ICS Data - Will the desktop PC disappear?

Will the Desktop PC Disappear?

Finally, the great debate, with so many questions swirling within its midst.  From the business to the home, desktop PC’s have for many years been the staple and most affordable option in the computing world.  Even when laptops came out, they were bulky, inconvenient, and failed often.  It seemed as if nothing could ever touch the powerful desktop computer.  Then the mobile phone industry took off, and gave birth to tablet computing.  Because tablets were so convenient, laptop manufacturers were forced to adopt some of those better technologies into their computers, and voila!  You have now, what is the most common style home PC in America.  The modern laptop, with standard specifications, affordability, great battery life, and mega lightweight convenience, it has become a staple in the home, office, and even in many schools.  It seems desktops were left behind to trudge quietly away in the basements of government buildings, and fight long bloody battles in the mists of Avalon for our gamer community.

Are laptops really better?

If you’ve ever bought a laptop with a budget, then you’ve also discovered another unfortunate thing: what happens when you want more from it?  The answer, is nothing.  Nothing happens.  Sure you can upgrade some parts, but nothing to change the functionality at it’s very core.  With a desktop computer, you can truly grow your device to your needs over time.  Processors can be upgraded, RAM can be added, hard drives can be replaced and added, power supplies can be upgraded or replaced after a power surge, and there’s still much more room for expansion cards, like Video cards for better graphic capabilities.  That is truly the magic of the desktop computer, and something all other computing devices lack greatly.  I bought a computer with pretty basic specs, and as a year went by, added stuff and beefed the computer up.  Now it’s a formidable gaming PC, which is something I can’t say for my laptop.

Durability is more than drop tested.

Desktop computers are considerably more durable than all other computing devices.  And no, they are not generally military drop tested.  I’m speaking more on the longevity of parts.  Everything is built better for desktops: bigger parts, more insulation, better ventilation.  When it comes to the electronic world, often times, assuming no physical damage or electric shock, computer parts will inevitably fail due to wear and tear and heat.  With the better insulation, better air flow, and larger surface area of parts, these computers are known to be the longest lasting of the options.  Also, if a part does fail, like a graphics chip, network port, or the power supply, the only action needed is to replace or add on to your device.  No need to buy a whole new computer every time something goes wrong.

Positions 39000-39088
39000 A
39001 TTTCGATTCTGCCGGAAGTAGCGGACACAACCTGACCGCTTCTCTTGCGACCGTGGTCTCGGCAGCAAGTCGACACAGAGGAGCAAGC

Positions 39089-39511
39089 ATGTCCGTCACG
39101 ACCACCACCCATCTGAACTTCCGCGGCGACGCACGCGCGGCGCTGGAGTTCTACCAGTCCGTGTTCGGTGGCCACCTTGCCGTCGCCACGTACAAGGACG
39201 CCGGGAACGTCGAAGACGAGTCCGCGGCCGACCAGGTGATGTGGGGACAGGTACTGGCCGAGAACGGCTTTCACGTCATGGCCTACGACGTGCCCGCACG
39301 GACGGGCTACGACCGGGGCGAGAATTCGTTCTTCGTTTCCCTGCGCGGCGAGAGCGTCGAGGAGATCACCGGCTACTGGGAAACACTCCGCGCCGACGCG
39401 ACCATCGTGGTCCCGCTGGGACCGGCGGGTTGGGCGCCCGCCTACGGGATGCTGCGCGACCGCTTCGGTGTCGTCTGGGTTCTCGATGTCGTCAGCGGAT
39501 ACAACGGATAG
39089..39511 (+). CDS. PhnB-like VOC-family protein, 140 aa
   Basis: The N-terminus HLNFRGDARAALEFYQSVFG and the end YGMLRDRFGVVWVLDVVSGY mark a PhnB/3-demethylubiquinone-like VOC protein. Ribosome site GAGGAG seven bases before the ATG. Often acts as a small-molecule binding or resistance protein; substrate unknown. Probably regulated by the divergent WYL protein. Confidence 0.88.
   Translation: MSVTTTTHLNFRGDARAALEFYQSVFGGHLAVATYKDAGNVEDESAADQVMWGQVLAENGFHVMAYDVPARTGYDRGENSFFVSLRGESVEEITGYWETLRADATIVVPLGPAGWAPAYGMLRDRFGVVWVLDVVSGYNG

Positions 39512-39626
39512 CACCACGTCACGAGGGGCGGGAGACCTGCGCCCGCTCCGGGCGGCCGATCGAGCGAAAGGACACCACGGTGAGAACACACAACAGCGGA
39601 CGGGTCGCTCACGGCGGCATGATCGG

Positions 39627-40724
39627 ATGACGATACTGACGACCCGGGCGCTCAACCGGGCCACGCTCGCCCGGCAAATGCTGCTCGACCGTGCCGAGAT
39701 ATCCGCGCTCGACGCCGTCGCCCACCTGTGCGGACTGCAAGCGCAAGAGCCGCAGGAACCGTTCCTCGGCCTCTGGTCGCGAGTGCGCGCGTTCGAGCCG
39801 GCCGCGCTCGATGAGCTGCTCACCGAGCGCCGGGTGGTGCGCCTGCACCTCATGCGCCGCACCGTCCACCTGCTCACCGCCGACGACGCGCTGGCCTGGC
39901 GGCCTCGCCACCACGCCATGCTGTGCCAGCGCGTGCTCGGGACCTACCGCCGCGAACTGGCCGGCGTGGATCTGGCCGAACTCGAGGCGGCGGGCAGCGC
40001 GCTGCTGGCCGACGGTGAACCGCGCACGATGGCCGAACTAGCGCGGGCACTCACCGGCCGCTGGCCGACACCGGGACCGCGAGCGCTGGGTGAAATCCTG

I’ve only got eyes for customize.

We hear the term “Millennial” way too often, and it’s caught on so well, we forget what we really mean by that.  Often used to describe a younger, more “hip” member of society, we forget that they are about 40% of consumers today.  Studies indicate that when deciding to purchase something, Millennials will consider these 2 things over all else: “What are the reviews saying?”, and “How is it specific to my needs?”.  Reviews are something that controlled by both the quality of the build itself, and the interaction the consumer had while purchasing.  But when speaking toward the Idea of specific needs, or the “snowflake purchaser” as I like to say, Desktop computers may yet make a huge comeback.  Regardless of needs, desktop PCs can be ordered with different styles, be mounted behind screens, or placed on racks or under desks.  They can be built to order, or bought pre-made and modified at a later time.  You can use one for office work, media streaming, photo and video editing, 3D printing and design, or just as a home PC.  They’re much more affordable than their laptop counterparts, and can be modified or changed anytime you desire.  These are truly a millennial’s dream in the home.  Soon, I can see this market making a comeback.